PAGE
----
There is no excuse for the global problem of unequal pay for equal work

According to the World Economic Forum it will take 170 years to close the gender pay gap

Patrick Mouratoglou, who began coaching Serena Williams in 2012, went on to say that offering advice to the 36-year-old American during matches could also stop her doing what she does best - turn matches around. Eduardo Munoz Alvarez / AFP
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In 1970, the UK passed the Equal Pay Act, which prohibited less favourable treatment between men and women in terms of pay and conditions of employment. It was an historic moment, finally embedding the principle of equal pay for equal work. 
But during the five intervening decades, the implementation of the principle of equal pay for equal work has been what can only be described as a woeful, shameful failure. This failure is rooted not only at the level of policy, but also in cultural attitudes to women in the workplace. And it's worth adding this is a global problem.
Thankfully, a harsh spotlight is being turned onto this problem. And it is a problem. Why should a woman be paid less than a man if the work she has done is the same? The data shows categorically that we judge work to be worth a whole lot less when a woman does it. As one internet meme characterises it: "Women: like men, only cheaper."
According to the World Economic Forum's 2016 Gender Gap report, it will take 170 years to close the gender pay gap. In the UK, women have created Equal Pay Day, which fell in 2016 on November 10. Due to the disparity in pay, they point out that after this day in the year women are essentially working for free.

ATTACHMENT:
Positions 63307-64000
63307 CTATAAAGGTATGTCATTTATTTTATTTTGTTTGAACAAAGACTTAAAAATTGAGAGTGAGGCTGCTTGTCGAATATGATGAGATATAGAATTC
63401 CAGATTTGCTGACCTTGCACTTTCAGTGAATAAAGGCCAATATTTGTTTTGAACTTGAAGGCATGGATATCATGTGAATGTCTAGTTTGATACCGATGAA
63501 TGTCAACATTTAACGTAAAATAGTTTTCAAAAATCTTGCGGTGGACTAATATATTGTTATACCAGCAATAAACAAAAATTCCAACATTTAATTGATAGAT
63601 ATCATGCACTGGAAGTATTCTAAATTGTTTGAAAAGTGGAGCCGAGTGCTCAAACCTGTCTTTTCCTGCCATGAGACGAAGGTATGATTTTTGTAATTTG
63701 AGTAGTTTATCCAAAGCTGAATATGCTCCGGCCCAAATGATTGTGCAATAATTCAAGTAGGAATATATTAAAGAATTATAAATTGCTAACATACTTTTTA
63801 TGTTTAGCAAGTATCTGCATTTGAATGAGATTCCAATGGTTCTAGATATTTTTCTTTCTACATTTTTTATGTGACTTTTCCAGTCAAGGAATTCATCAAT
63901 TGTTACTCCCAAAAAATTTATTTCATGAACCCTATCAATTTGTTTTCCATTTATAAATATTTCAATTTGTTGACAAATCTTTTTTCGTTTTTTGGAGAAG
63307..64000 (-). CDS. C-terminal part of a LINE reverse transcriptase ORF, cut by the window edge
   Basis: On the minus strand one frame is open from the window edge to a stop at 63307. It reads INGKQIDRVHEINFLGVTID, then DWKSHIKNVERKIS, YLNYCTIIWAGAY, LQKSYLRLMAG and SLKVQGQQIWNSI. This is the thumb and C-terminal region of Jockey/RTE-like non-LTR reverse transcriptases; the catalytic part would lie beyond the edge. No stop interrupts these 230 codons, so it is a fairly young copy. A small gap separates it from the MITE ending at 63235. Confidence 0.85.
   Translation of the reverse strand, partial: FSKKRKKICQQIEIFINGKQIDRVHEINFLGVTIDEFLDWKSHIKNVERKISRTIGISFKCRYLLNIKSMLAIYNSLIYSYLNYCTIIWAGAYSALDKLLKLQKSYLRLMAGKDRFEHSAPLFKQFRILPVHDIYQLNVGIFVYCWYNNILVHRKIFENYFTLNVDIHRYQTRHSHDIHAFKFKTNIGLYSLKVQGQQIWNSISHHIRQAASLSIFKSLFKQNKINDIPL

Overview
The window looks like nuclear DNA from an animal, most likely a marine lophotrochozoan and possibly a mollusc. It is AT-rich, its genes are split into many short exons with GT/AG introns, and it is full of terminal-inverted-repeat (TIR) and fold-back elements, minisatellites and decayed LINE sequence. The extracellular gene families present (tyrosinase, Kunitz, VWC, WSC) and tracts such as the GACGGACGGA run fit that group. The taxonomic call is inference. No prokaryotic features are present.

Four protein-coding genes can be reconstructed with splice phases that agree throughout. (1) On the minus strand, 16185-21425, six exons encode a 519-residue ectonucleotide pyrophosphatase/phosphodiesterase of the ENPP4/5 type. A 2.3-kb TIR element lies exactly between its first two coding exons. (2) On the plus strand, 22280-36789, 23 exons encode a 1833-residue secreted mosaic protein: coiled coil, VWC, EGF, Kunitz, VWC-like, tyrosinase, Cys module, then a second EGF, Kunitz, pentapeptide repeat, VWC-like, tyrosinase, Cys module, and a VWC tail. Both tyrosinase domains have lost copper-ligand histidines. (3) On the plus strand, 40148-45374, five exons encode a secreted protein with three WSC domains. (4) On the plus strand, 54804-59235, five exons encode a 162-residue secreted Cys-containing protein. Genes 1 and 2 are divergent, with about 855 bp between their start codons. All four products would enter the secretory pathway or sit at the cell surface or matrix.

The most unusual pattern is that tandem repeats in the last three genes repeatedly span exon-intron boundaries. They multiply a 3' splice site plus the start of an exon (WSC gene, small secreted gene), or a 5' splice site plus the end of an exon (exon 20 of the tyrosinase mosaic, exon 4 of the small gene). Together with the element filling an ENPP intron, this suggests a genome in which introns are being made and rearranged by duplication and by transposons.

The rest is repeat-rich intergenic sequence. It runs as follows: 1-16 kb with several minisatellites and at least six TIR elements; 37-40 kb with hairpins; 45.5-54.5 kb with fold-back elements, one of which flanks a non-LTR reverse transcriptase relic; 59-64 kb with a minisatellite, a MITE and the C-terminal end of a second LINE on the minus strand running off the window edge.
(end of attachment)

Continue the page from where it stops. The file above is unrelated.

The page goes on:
Recent BBC revelations about their most highly paid stars laid bare the fact that women are paid significantly less. Now, cast your lens further to other sectors. Take sport, for example. There, women are also paid significantly less. The controversy continues about female tennis stars - they are told they don't draw as large a crowd. 
What is fascinating in every instance are the excuses for the discrepancy. Women don't ask for enough, it is said. It's the fault of their agents. Women don't have the appeal of men. Before the Equal Pay Act, the excuse for men's higher salaries was that they had to support families and so needed more money; or that employers simply didn't need to pay women more; and that women should just get used to it.
But for women, who often do the most important yet thankless jobs in our societies, income inequality can result in the difference between poverty and a basic living standards. That is, however, beside the point. Equal pay for equal work.


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Then, there's the description about "women's work" and "women's jobs". "Women's work" is a catch-all for housework and childcare. It is uttered rather disdainfully, particularly by men who see it as beneath them. I'm not going to do that, they say, that's women's work.
Is it women's work because it carries no status, or does it carry no status because it is women who do the bulk of it? How bizarre that our societies consider the very fabric of life -- maintaining homes and caring for children -- as something of no status or importance, despite all the grandiose praise for motherhood and homemaking.
In the workplace, some sectors are dominated by women, and some by men - education versus corporate life, for example. The sectors where women dominate -- often thought of as 'women's jobs' -- are less valued and less paid. Or are they less paid because they are "women's jobs"?
We know as well that the gender pay gap is exacerbated by other intersecting factors, such as ethnicity.
Indeed, Black Women's Equal Pay Day was marked in the US earlier this week on Monday. Tennis star Serena Williams came out in passionate support. She pointed out that black women in the US have to work an additional eight months to earn the equivalent of white men. And they earn 17 per cent less than white women.
There's no getting away from it -- women's effort and focus is simply less rewarded. The first step is to admit we do it, and stop hiding behind pathetic excuses.